For all the lolly Cannon splashed on their potentially money-spinning extravaganza, you also have to question the Day-Glo special effects. From the sub-par laser guns to the horrifically-staged portal leaps, the whole production smacks of ignorance, while He-Man’s supposedly momentous ‘I have the power!’ money shot looks like an image from a beginner’s guide to Photoshop. Much like Superman before it, the film’s money-sapping embellishments look decidedly second-rate, and the famous post-credit sequel-setter tells you that those involved were none the wiser. Everything about this movie points to a franchise that was never meant to be. Cannon gazed into the commercial void and were swallowed by it.
Still, for any ’80s kid bred on a breakfast of Saturday morning cartoons, the movie’s release was a monumental happening, and though it could very well be nostalgia putting up the blinkers, it’s hard to not have a certain degree of affection for such a gaudy piece of trash cinema, and going off the movie’s modern-day cult status it seems that a whole generation of you agree with me. Though those kids may have been somewhat disappointed by the glaring differences between the movie and the TV show, the youngest of us were easily swayed. The movie’s action figure range may never have materialised, but many of us already owned figures from the original Mattel toy line, and a trip to the cinema to see our ludicrously camp hero, in any form, was an irresistible prospect — though those of you who bought video game tie-in Masters of the Universe: The Movie may still harbour some ill will, and I wouldn’t blame you.
Julie Winston: Thank you. He-Man, Teela, Man-At-Arms…
Teela: Don’t say goodbye. Say Good Journey.
Duncan: It is an old Eternian saying. Live the journey, for every destination is but a doorway to another.
Julie Winston: Good Journey.
Like many Cannon productions of the mid-1980s, Masters of the Universe sums up the decade’s cheapo charm so deliciously that you can’t help but fall for its crude sense of opulence. As well as the camp and clunky costumes and contrived sense of idealism, you have a whole array of lurid gadgets to get the juvenile juices flowing, from Evil-Lyn’s hypnotic truth necklace to a visual device that allows you to see events which have already taken place, and you just know that both of those gadgets were used with cost-cutting in mind. You also have the movie’s bigger-is-better gateway key, which features so many buttons even inventor Gwildor can’t figure out quite how to use it, although the fact that it plays musical chords identical to those established on Earth means one of our cast will prove rather useful in getting He-Man and his cohorts safely back home. Who said a career as a rock star was a waste of time?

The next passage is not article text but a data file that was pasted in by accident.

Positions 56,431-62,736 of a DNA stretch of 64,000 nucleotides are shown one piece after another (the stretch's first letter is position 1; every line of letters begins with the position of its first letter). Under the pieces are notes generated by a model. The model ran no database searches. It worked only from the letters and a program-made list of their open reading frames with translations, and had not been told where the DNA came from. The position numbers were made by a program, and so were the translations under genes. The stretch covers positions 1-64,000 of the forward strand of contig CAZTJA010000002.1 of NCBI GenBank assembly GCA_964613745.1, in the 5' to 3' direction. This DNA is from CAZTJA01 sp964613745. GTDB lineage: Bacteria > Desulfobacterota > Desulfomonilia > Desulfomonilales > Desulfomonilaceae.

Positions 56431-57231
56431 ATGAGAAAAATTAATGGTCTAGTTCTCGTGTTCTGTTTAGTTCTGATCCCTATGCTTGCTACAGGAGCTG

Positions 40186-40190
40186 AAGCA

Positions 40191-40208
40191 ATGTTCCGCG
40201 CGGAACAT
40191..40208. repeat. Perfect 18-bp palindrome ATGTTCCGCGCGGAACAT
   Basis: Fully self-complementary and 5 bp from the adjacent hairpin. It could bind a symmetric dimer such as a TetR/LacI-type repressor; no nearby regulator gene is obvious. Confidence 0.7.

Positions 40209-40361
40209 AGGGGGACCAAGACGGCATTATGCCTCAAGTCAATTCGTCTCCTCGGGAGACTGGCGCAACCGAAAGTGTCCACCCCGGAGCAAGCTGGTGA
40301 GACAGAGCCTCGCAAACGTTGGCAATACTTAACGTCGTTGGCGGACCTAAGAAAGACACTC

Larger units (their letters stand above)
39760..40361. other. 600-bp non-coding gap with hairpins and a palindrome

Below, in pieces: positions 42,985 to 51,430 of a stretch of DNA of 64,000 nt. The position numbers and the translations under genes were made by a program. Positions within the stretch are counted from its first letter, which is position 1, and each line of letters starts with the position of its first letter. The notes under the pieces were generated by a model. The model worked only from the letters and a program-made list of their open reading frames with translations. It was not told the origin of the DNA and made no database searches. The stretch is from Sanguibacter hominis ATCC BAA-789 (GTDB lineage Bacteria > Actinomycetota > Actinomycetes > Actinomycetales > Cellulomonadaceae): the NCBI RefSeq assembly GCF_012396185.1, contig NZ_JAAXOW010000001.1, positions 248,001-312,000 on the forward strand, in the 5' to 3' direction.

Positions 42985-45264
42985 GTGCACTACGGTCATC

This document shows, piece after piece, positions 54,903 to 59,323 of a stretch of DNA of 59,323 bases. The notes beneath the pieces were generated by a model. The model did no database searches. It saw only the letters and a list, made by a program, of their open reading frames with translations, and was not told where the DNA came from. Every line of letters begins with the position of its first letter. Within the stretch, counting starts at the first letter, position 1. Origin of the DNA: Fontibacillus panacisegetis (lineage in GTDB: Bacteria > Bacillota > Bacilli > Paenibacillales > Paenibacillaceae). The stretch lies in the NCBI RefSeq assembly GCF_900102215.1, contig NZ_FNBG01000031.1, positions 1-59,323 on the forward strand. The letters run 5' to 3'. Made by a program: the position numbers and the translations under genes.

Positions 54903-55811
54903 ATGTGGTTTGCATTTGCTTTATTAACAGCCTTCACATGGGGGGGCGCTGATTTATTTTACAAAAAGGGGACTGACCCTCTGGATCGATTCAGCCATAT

The movie also benefits from some pretty impressive performances amid the silliness. Theatre veteran Frank Langella is excellent as the unquenchable force that is Skeletor, his thespian turn taking more than a leaf out of Darth Vader’s book, while an army of imitation storm troopers and a John Williams-eque theme by veteran composer Bill Conti only punctuate affairs. Having produced such movie theme wonders as Rocky and The Karate Kid, Conti probably wasn’t used to composing blatant derivatives. I wouldn’t be surprised if the notoriously on-the-fly Golan marched directly up to him during production and demanded a John Williams knock-off for his intergalactic venture. It’s unlikely due to Golan’s late arrival to the project, but if that is indeed the case Conti did as good a job as anyone could have. Langella struts to his Vader-esque theme with theatrical impudence, chewing the scenery with a relish that makes you wish there was a sequel, and the make-up department do a fine job with his skeletal pallor, a creepy design that puts his cutesy underlings to shame. Meg Foster is also rather special as the lovelorn Evil-Lyn, a conflicted character whose continued subservience to an unappreciative master hints at something deeper. Some faces are just made for the screen, and hers can certainly tell a unique story.
In the end, a sequel never materialised. As a kid, the infamous post-credits set-up was a real source of confusion. For a start, I’d never stuck around long enough to see one before, and the sight of Skeletor suddenly emerging from a pool of pink-coloured water to utter the words ‘I’ll be back!” was quite the novelty. At the time, I didn’t see this as a cheap nod to the hugely popular Arnold Schwarzenegger. I instead saw it as a promise of more He-Man, as a sign that the irrepressible Skeletor would soon return to enact his vengeance. I mean, I saw him come back from the dead, I heard him make that promise. Why was there still no sequel? How long did it take for an evil genius to devise a new strategy?
Ultimately, it was probably for the best. Take away the nostalgia and it’s easy to see why the movie flopped against all odds, proving a rather hefty nail in the coffin of Cannon’s incredible ’80s run. Perhaps the most high-profile of all the company’s movies bar Superman IV: The Quest for Peace, Masters of the Universe is cheap, lazily-conceived, badly translated, wholly derivative, poorly realised and such a woefully transparent imitation of Star Wars that it’s hard not to shake your head in disbelief. What’s even harder is to dislike this movie on any serious level. In fact, if you’re anything like me you’ll probably love it, and for all the reasons millions more condemned it to the creative scrapheap.